If you had COVID-19 symptoms in 2020, you probably would have masked up and braved a visit to a laboratory, doctor’s office, or clinic to get a polymerase chain reaction (PCR) test. A health care worker would have shoved a swab up your nose, and then you would have waited a day or two, if not more, to get your results.
Now, you’d likely use an at-home test, which spits out results in just 15 minutes. It’s easier, faster, and reliable, even against the latest variants. Though they’re not perfect, at-home tests will detect infections about 80% of the time, according to the U.S. Food and Drug Administration.
So is there any reason to get a PCR test anymore?
Judging by the steep drop-off in PCR testing rates, many people seem to have decided there is not. Roughly a year ago, more than 15 million laboratory test results were reported to the U.S. Centers for Disease Control and Prevention each week. Now, that number has dropped to about 2 million per week—and it’s not just because there’s less virus circulating. Studies show that use of at-home tests has steadily increased over time, suggesting that many people are opting to test themselves instead of getting PCR tests.
If you’re feeling fine and simply doing your due diligence before traveling, socializing, or going to an appointment, an at-home test is a great option, says Dr. Charles Chiu, a professor of laboratory medicine at the University of California, San Francisco. If you’re experiencing symptoms and want to know whether they’re caused by COVID-19, rapid tests can also do a good job.
But there are still times when a PCR test is best, Chiu says.
PCR tests are considered the gold standard of COVID-19 detection because they’re highly sensitive, able to detect even small amounts of the virus’ genetic material. The SARS-CoV-2 virus takes some time to build up in the body after exposure, with viral load typically peaking around the time symptoms emerge. A PCR test may detect an infection even before that peak, says Dr. Chaz Langelier, an infectious disease physician with the Infectious Diseases Society of America.
Most at-home tests, by contrast, are antigen tests that detect viral proteins. They’re good indicators of whether someone is currently contagious, but they’re not always sensitive enough to pick up on small amounts of virus, Langelier says. That’s why most antigen tests are meant to be used repeatedly: if someone tests shortly after an exposure, they might not yet have enough virus in their system for the test to detect it. A day or two later, however, they may test positive.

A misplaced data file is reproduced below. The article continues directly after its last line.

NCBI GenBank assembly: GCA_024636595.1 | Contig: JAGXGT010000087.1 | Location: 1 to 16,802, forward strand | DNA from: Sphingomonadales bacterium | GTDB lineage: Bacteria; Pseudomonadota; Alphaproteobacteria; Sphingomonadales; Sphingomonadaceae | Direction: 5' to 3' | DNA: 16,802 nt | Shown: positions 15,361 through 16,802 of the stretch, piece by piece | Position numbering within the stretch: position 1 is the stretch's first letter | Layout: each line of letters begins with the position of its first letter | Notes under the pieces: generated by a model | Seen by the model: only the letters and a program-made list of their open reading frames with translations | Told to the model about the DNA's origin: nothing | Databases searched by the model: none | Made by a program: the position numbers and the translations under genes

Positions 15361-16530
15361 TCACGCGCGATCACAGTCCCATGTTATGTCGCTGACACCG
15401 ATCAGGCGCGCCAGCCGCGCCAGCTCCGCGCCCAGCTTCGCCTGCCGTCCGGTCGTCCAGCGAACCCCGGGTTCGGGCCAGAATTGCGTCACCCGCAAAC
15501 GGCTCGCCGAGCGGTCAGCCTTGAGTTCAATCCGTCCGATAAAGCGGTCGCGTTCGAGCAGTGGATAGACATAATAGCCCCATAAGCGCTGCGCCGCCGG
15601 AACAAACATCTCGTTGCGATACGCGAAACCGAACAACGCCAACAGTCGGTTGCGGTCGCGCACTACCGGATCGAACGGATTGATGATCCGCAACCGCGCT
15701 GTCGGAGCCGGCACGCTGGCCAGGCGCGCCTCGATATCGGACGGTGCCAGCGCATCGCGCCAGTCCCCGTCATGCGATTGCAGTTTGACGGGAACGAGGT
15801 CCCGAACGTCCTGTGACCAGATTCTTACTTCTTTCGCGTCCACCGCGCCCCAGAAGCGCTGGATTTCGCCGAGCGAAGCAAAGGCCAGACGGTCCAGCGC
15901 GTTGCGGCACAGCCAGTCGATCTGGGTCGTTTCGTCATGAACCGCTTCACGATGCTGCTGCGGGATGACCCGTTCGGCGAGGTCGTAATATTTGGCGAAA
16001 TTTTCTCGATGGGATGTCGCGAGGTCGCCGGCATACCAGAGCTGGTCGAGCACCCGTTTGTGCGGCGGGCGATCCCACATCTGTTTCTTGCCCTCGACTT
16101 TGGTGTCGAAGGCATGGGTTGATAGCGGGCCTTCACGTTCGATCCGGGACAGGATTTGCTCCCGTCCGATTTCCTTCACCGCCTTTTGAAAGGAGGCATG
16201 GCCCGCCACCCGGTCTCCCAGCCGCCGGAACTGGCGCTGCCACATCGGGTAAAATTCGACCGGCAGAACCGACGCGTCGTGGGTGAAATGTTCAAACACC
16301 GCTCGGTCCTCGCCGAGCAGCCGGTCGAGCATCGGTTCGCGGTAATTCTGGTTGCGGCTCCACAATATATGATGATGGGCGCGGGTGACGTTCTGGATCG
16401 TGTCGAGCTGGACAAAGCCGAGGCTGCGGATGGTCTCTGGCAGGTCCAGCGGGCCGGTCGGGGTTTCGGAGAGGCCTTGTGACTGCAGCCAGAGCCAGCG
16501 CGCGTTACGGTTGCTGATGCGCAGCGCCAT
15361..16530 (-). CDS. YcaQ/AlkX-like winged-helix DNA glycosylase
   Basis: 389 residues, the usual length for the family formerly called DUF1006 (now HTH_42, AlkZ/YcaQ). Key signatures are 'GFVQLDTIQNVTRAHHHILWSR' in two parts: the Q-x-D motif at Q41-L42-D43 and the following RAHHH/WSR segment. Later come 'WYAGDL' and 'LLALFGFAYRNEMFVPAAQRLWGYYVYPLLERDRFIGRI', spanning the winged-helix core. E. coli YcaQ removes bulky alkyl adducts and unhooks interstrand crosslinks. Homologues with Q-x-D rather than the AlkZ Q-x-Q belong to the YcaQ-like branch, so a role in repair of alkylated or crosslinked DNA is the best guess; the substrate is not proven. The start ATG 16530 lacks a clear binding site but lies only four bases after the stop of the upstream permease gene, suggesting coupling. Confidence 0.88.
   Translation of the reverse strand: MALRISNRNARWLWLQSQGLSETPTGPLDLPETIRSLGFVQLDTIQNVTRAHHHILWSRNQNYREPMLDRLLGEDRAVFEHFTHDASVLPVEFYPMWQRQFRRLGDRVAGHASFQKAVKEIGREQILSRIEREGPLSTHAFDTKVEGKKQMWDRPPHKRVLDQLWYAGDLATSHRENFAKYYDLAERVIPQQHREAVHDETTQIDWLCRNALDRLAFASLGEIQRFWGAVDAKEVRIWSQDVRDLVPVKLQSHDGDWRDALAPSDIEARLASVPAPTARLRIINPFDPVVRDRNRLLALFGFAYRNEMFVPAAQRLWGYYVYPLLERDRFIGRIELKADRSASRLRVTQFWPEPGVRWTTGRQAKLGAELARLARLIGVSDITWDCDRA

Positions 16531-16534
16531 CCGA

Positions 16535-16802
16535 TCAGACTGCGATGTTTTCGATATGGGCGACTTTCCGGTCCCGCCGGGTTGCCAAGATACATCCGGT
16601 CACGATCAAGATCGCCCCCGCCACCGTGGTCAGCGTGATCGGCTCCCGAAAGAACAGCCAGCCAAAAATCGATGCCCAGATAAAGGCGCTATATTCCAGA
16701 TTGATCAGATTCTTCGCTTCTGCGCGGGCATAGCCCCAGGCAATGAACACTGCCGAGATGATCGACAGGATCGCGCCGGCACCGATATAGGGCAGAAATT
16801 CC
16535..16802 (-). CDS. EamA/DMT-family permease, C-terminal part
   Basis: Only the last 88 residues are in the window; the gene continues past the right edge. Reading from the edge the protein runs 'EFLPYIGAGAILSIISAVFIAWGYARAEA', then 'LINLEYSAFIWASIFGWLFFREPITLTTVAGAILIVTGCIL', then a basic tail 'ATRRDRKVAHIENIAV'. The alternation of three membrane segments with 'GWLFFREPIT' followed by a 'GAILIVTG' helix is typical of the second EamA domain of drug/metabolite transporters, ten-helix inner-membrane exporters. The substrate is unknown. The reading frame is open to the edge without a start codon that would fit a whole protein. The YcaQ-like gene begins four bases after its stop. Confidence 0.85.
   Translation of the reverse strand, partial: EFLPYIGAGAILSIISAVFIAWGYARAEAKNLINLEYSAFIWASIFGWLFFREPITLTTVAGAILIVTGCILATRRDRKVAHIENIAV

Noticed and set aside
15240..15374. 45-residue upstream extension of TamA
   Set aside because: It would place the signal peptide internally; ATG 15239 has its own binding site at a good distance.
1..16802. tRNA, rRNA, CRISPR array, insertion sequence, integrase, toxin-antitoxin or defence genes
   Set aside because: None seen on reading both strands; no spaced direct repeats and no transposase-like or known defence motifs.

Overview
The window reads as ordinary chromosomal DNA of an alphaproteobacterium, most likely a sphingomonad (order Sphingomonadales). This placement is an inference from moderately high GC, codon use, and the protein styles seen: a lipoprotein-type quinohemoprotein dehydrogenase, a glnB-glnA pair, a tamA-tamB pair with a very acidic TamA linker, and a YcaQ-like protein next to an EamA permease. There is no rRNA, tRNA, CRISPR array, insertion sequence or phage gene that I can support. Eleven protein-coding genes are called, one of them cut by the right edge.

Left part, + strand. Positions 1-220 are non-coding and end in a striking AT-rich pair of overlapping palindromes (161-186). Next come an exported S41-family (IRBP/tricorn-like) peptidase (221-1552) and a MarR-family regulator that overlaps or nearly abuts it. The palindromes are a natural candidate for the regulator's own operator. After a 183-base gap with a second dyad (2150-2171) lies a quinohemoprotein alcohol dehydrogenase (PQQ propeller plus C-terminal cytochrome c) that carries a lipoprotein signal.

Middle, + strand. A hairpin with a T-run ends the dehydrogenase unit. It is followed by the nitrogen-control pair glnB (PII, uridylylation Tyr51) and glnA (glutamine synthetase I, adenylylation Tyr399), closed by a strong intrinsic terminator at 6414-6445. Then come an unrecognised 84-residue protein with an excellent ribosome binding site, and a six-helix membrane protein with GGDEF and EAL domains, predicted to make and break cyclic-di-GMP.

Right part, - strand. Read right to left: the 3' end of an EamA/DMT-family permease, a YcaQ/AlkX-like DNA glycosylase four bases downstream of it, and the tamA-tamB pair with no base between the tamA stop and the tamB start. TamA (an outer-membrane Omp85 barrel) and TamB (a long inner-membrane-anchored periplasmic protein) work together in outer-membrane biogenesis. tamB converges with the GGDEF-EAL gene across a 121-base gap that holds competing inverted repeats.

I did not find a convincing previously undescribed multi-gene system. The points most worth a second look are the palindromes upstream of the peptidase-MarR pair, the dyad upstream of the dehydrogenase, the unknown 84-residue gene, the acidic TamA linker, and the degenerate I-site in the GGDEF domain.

Antigen tests work well if you can do that sort of serial testing, already have symptoms (and thus probably have quite a bit of virus in your system), or want to know about your current contagiousness, such as before an event.
But PCR tests are still the best option for situations where “you only have a single opportunity to test and if you missed an infection that was impending, the consequences could be disastrous,” Langelier says. For example, it’s wise to test people before they’re admitted to a hospital or nursing home, where they could spread the virus to lots of vulnerable people if an antigen test missed a brewing illness, he says.
Anyone experiencing severe symptoms or complications of COVID-19 should also get a PCR test, even if they’ve already tested positive on a rapid test, so their doctors can make a concrete diagnosis and decide on treatment plans, Chiu adds. While a PCR test result isn’t required to get the antiviral Paxlovid under federal guidelines—proof of an at-home test often suffices—some clinicians may order a PCR test to confirm the results before prescribing it. Having a laboratory-confirmed test result may also make it easier to get treatment later on if someone develops post-COVID complications, such as Long COVID.
PCR tests can also be helpful if rapid test results are confusing or seem inaccurate, says Dr. David Andrews, vice chief of pathology and laboratory medicine at Florida’s Jackson Health System. If someone has telltale COVID-19 symptoms but keeps testing negative on antigen tests, they may want to get a PCR test to be absolutely sure they don’t have the disease. Some PCR tests can also look for multiple viruses—including SARS-CoV-2, RSV, and influenza—at once, making it easier to zero in on the cause of symptoms, he notes.
Some people also want “diagnostic certainty” for their peace of mind, and PCR tests are still the best option for that, says Dr. Yuka Manabe, a professor and infectious disease specialist at Johns Hopkins Medicine. People who are very concerned about not spreading the virus, particularly to immunocompromised or otherwise vulnerable people, may also want to get PCR tests because they are more reliable, she says.
But Manabe says she’s more concerned with the overall availability of tests, rather than the type of tests people are using. The pandemic’s public health emergency designation is set to end in May, potentially drawing to a close some government-funded programs that provide free COVID-19 resources to people across the U.S. It’s unclear what that will mean for the cost, availability, and use of tests, both PCR and antigen.
“What kind of testing is perhaps less important than having access,” Manabe says. “People should have the opportunity to know their status.”